Street Fighter has seen its share of live-action misfires, namely two full-length features that are best forgotten. But this year, Street Fighter: Assassin’s Fist proved that live-action Street Fighter could be done right. But rather than a movie, Assassin’s Fist was a web series. The creators have spoken about plans to do more series, but the question inevitably, is what character would star? Here are the top 10 Street Fighter characters who should get the Assassin’s Fist treatment.
Chun-Li has had the most shots at live action glory…and failed horribly each time. A main character in the 1994 movie, and the the title character of the 2009 abomination, each film saw Chun-Li’s backstory given lip service, and then utterly desecrated. Seeing as Assassin’s Fist focus was entirely on the history of Ryu, Ken, Akuma, and Gouken, making a series that faithfully, yet realistically, adapts Chun-Li’s tragic past would be a breath of fresh air.
Guile is another high-profile mistake when it comes to live action. The very American Guile was incompetently played by the very Belgian Jean-Claude van Damme. Like Chun-Li, Guile’s backstory would serve a miniseries perfectly, depicting his search for his AWOL buddy Charlie Nash, only to find that Charlie is deep undercover in M. Bison’s Shadaloo organization. Just make sure to get somebody who can pull off the Flash Kick without a stunt double.
Zangief is something of a fan-favorite in the Street Fighter community, as he’s the progenitor of the grappling “360” style of fighting. Zangief lacks the tragedy of Chun-Li or Guile, but he does have plenty of comic potential. Perhaps this is where the writers can get creative, and a little experimental, making Zangief the star of Cold War Russian propaganda that depicts his fights. Seeing as the Assassin’s Fist series was set in 1989, perhaps setting it at around the same time (and taking place over the course of a few years) would make the fall of communism a great context for Zangief.
Even by Street Fighter’s standards, Dhalsim is a weird character. This means it’s probably hard to adapt him for live action (guess what, the 1994 movie didn’t even try making Dhalsim anything like his game counterpart). Of course, Dhalsim’s powers would be a nightmare for the special effects budget for a project of this scale, so the focus would need to shift. Dhalsim is one of the most interesting Street Fighter characters because he’s such a contradiction: a staunch pacifist who finds himself embroiled in fighting tournaments to protect those he loves. The games themselves have never gone into this too much, so maybe this is a good time to. Don’t focus on Dhalsim the fighter, focus on Dhalsim the family man and his inner conflicts.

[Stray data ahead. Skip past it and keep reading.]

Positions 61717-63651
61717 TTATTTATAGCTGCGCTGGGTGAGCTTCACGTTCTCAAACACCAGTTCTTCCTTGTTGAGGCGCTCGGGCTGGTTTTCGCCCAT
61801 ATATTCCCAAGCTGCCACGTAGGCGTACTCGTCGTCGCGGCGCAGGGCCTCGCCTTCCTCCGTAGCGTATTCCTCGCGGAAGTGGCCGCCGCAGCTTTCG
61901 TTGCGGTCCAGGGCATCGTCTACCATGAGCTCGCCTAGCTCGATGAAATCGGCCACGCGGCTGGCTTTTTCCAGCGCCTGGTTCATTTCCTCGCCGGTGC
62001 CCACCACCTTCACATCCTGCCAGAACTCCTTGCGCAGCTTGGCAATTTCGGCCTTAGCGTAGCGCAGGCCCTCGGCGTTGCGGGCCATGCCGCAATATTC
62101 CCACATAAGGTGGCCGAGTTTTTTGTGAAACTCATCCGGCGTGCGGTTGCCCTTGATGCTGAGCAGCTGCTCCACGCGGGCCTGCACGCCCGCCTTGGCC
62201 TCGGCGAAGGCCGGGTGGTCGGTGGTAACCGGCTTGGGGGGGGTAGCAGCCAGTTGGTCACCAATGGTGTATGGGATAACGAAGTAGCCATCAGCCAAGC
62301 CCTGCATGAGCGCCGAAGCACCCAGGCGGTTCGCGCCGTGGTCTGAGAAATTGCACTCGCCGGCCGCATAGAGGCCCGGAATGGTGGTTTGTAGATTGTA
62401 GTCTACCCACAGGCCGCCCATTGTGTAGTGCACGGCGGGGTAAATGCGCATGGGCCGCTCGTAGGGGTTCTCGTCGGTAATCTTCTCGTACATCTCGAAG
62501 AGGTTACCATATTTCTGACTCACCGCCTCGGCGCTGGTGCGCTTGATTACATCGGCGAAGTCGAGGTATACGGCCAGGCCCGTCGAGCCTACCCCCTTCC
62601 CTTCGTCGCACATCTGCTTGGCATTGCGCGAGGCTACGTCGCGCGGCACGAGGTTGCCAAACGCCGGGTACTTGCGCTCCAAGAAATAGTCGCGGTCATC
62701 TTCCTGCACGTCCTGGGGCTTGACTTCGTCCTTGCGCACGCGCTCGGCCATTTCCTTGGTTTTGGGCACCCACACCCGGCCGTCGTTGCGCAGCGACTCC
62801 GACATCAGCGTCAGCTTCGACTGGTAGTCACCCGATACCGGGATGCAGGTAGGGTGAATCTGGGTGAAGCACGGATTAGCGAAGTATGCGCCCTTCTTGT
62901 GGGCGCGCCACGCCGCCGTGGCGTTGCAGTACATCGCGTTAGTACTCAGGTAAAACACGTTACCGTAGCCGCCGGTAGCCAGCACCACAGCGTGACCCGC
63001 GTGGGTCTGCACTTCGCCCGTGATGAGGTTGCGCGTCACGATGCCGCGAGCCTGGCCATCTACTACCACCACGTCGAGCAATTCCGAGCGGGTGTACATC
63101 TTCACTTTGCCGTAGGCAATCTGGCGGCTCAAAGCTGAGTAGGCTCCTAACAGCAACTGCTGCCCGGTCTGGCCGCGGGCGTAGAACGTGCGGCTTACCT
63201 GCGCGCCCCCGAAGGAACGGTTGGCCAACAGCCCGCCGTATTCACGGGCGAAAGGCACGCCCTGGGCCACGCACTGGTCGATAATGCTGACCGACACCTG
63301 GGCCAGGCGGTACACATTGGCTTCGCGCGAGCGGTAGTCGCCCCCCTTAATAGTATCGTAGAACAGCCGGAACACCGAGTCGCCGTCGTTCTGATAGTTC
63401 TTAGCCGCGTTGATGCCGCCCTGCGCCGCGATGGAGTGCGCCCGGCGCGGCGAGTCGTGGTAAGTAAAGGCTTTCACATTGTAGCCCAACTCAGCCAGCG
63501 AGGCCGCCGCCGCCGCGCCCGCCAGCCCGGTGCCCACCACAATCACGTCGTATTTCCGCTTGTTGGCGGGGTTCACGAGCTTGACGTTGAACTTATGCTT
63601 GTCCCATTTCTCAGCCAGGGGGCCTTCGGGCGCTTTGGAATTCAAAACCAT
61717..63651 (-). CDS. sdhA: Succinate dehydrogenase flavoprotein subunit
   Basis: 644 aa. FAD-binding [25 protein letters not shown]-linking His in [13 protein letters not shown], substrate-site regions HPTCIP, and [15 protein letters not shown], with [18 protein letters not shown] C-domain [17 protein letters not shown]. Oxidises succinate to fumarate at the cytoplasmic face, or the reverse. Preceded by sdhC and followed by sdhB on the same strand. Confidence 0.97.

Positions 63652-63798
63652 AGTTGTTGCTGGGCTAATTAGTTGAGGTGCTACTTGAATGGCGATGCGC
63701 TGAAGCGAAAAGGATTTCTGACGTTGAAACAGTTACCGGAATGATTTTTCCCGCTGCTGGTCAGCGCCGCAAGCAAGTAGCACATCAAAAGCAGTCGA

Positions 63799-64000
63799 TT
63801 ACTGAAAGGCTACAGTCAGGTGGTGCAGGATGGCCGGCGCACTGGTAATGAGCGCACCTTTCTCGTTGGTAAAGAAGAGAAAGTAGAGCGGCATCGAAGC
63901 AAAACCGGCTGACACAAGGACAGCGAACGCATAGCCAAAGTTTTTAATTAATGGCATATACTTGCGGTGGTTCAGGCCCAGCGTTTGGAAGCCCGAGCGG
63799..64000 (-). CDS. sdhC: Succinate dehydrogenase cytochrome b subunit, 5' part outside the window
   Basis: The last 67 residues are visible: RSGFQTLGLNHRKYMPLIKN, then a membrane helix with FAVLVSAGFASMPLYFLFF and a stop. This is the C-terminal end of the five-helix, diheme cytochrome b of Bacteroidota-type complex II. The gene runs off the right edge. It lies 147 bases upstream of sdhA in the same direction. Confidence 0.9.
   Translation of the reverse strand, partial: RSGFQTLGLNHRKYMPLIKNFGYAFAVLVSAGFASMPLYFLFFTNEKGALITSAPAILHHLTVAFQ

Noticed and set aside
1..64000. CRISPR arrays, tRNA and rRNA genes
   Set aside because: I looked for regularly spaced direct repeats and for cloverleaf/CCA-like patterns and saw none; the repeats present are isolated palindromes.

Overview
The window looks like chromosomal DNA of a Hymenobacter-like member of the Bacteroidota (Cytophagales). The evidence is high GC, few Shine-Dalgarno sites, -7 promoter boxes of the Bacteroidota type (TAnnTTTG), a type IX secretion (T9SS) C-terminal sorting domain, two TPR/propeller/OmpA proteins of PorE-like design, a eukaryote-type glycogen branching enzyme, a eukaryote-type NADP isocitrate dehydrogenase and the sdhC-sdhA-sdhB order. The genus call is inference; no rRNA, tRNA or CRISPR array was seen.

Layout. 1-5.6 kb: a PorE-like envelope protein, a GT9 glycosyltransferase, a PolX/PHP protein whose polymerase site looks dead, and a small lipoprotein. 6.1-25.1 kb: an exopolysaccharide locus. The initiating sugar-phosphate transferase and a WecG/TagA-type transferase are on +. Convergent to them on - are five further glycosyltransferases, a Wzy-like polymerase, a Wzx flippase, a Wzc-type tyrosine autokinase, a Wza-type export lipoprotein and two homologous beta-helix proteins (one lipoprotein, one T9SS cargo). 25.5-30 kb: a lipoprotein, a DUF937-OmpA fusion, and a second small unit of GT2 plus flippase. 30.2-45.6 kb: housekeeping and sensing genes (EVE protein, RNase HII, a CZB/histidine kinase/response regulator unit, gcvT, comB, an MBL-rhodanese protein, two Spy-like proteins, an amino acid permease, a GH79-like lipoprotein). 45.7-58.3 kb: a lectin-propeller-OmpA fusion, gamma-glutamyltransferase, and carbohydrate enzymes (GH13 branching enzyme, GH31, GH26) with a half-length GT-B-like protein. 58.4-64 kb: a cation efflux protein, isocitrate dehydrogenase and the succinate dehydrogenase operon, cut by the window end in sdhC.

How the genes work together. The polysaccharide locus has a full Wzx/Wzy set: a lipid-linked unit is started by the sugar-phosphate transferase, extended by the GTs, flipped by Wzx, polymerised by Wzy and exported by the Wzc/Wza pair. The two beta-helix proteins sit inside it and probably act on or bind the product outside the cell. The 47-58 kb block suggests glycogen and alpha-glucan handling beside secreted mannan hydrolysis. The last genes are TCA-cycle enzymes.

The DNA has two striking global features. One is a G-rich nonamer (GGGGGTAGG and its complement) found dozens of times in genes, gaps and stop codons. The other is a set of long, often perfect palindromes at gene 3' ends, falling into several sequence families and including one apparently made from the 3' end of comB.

Blanka is a character who could use some reimagining. There are a lot of ways his appearance can be explained. The original explanation was super goofy and had something to do with electric eels, but I think it’d be neat to see a Blanka who simply has tattoos that help camouflage him in the jungle. Blanka’s story of finding his mother is definitely a more emotional journey than most other Street Fighter characters, but just focusing on that wouldn’t cut it. No, we’d need to see the story of his friend…
Everybody’s favorite joke character, Dan Hibiki! Dan is comedy gold, and the fans love him. Watching Dan and Blanka’s vastly different stories intertwine could serve as a funhouse mirror reflection of the friendship already shown between Ryu and Ken. And of course you could also throw in the element of Dan taking on his own pupil.
Who of course is Ryu’s biggest fan. Sakura is so straightforward I almost feel silly putting her on this list. The question I would have is: would she ever actually meet Ryu, or would she be stuck with the second-rate Dan throughout the series to her disappointment? I can see both working, but the former would work best as part of the larger narrative, which might be a bit premature.
8. T. Hawk
T. Hawk has a bit of a bum rap out of the Street Fighter II characters. He and Dee Jay are hands-down the most unpopular characters from that golden arcade age. Without a doubt, this is due to his nature as a stereotypical Native American. There’s a better way to do it though, and it kinda edges towards social justice advocacy. T. Hawk’s people have been uprooted by the schemes of Bison. What does that do to a person? This could be a series that shows T. Hawk encountering the problems of depression and alcoholism that are unfortunately common among many Native Americans, and his struggle to right the wrongs done to his people. Or would that be too stereotypical as well?
Cammy’s story really hasn’t been told in other media (at least, media that’s taken seriously, no that cartoon based on the movie does not count). As with T. Hawk, Cammy’s story is one that works really well in the context of a sensitive issue: child soldiers. Cammy and the Dolls are little more than brainwashed child soldiers, granted with some Psycho Power mumbo jumbo thrown in about being bodies for Bison, but whatever. I want to see a dark Cammy, doing Bison’s wetwork, and then being rescued by MI6 and set on the path of redemption. Heck, something similar could awesomely be done with Juri (who I originally had on this list before realizing the similarities).
Sagat is an interesting beast. He works for Bison, yet he’s a noble soul. Ryu has great respect for him, even though they are bitter rivals. In many ways, Sagat’s story is one common to champions. The King of Muay Thai conquers his world, only to lose it all after one well-placed Shoryuken. Seeing Sagat’s downfall and its consequences (like his fight with his apprentice Adon), and his journey towards becoming Bison’s henchman is something that I REALLY want to see. In fact, I almost want to see it most out of anything on this list.